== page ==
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In Afghanistan, Tribal Elders Get A Say In Security Pact With U.S.

In Afghanistan, a grand assembly of some 2,500 tribal elders, politicians and civil society elites are meeting to decide whether to approve a security agreement with the United States. Approval by the grand assembly, called a loya jirga, would be in addition to the OK of the Afghan government. But as U.S. Secretary of State John Kerry has noted, the agreement can't go forward without the backing of the Afghan people. The security agreement would allow as many as 9,000 U.S. troops to remain in Afghanistan after the current NATO mission ends next year. Those troops would continue to train Afghan forces, but also conduct limited counterterrorism operations against al-Qaida fighters.

Building Eco-Friendly Instruments, Paths For Women In Tech

Ozy co-founder Carlos Watson tells host Arun Rath about a female tech entrepreneur aiming to attract more women of color to the field and a company taking an eco-friendly approach to crafting ukuleles. Watson also remembers the most magical hotel he's ever stayed in.

Examining The 'Red Flags' In A Massachusetts Crime Lab Scandal

A former Massachusetts chemist is now behind bars because of sloppy drug testing that went on for years, compromising up to 190,000 criminal cases and costing the state millions of dollars. The scandal raises questions of accountability in forensic labs around the country.

Electric Bus Fleet Brings Chinese Manufacturing To America

The Shenzhen-based company BYD started producing cellphone batteries and then moved to electric cars. Now, it's rolling out a fleet of electric buses in the U.S., a first for a Chinese auto manufacturer.

FCC Chief Says He's Personally Opposed To In-Flight Phone Calls

Tom Wheeler toned down his original statement calling the prohibition on using cellphones in-flight "outdated and restrictive," by saying it may ultimately be up to the airlines to decide whether in-flight phone use is a good idea.

Want A File From The NSA? You Can Ask, But You Might Not Get It

Legally, you're allowed to request any record from government agencies, and people are using that right, with gusto, for NSA files. But it's up to agencies to decide which information they will hand over. Here are some examples of records that the NSA has released, when asked, in the past.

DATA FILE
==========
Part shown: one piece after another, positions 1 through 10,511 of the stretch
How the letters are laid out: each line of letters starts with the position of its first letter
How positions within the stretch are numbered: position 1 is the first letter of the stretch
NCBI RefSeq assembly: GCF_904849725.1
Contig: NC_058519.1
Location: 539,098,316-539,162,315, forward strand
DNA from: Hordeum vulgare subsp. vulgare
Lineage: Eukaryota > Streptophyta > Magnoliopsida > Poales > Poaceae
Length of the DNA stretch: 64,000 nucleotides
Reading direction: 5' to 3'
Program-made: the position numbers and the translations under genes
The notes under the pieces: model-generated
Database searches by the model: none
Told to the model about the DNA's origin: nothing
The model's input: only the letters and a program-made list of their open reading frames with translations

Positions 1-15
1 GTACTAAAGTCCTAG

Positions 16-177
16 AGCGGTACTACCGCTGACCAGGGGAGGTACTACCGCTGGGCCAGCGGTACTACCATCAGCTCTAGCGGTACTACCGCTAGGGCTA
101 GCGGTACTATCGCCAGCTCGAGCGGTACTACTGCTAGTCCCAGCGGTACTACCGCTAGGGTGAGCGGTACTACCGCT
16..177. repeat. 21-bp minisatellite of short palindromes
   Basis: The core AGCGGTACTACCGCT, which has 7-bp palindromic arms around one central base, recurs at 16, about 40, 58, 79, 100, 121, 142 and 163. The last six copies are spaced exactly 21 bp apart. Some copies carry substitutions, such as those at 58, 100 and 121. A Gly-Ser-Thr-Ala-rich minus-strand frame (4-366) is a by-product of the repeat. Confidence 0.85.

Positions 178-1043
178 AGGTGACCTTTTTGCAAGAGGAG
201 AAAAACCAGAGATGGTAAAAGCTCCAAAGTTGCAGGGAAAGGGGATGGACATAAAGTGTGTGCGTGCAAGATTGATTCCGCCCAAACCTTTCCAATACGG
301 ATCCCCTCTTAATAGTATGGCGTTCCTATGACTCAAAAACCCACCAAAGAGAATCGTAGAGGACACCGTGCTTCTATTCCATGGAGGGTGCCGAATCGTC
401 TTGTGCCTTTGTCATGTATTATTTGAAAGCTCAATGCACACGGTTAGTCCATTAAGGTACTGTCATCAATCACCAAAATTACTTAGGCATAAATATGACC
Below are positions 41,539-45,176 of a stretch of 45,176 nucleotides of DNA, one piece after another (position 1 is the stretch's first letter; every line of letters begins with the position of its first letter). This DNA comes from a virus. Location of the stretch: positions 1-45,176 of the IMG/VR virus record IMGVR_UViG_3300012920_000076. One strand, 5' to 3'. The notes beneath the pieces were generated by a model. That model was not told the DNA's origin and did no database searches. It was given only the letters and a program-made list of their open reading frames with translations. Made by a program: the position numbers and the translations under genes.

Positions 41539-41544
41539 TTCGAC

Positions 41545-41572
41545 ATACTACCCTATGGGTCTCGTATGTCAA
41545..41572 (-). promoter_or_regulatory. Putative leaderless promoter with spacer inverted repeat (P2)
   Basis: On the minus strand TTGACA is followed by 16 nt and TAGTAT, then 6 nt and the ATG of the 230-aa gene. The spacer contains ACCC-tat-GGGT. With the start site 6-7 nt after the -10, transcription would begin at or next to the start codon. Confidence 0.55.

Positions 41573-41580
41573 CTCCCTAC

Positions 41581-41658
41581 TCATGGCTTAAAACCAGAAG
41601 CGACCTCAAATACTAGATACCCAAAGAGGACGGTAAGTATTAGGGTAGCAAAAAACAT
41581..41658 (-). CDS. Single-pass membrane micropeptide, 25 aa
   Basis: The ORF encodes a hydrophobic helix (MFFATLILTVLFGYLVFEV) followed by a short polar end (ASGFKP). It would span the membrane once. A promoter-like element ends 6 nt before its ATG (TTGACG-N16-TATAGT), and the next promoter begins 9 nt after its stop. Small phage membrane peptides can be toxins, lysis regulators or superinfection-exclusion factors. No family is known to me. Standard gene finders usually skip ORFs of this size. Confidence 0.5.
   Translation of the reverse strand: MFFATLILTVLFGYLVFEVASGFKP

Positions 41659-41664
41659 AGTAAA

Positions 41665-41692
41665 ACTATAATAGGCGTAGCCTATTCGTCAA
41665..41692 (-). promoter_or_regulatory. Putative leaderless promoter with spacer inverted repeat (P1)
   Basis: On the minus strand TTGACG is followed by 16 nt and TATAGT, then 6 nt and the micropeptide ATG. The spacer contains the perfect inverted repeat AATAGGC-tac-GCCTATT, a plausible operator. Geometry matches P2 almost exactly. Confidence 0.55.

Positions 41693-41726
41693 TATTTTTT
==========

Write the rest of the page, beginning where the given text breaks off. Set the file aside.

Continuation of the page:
Rivals Help Level Playing Field For Tornado-Shattered Team

Competition and compassion meet on the field in Springfield, Ill., Saturday, when two central Illinois high school football teams face off for a spot in the state championship. One team is a perennial powerhouse, but the other is from a town that was all but destroyed by a tornado one week ago.

Rev. T.J. Jemison Remembered As Civil Rights Movement Pioneer

Louisiana is paying tribute Friday to the Rev. T.J. Jemison, a strong and steady voice against unequal treatment for blacks in the Jim Crow South. Jemison helped organize a bus boycott in Baton Rouge in 1953 and later advised Martin Luther King Jr. and others on how to orchestrate the Montgomery boycott.

JPMorgan Says It Broke No Law. So Why Pay The $13 Billion?

The banking giant has agreed to pay a record sum to the U.S. government over charges that it knew it was selling risky mortgage products. But it's not clear exactly what, if anything, the bank is admitting to — or if the government's case would have held up in a jury trial.

Rate Of Coastal Wetlands Loss Has Sped Up, U.S. Study Says

The U.S. lost an average of 80,000 acres of coastal wetlands from 2004 to 2009, according to recent government data. In a recent period, more than 70 percent of the estimated loss came in the Gulf of Mexico.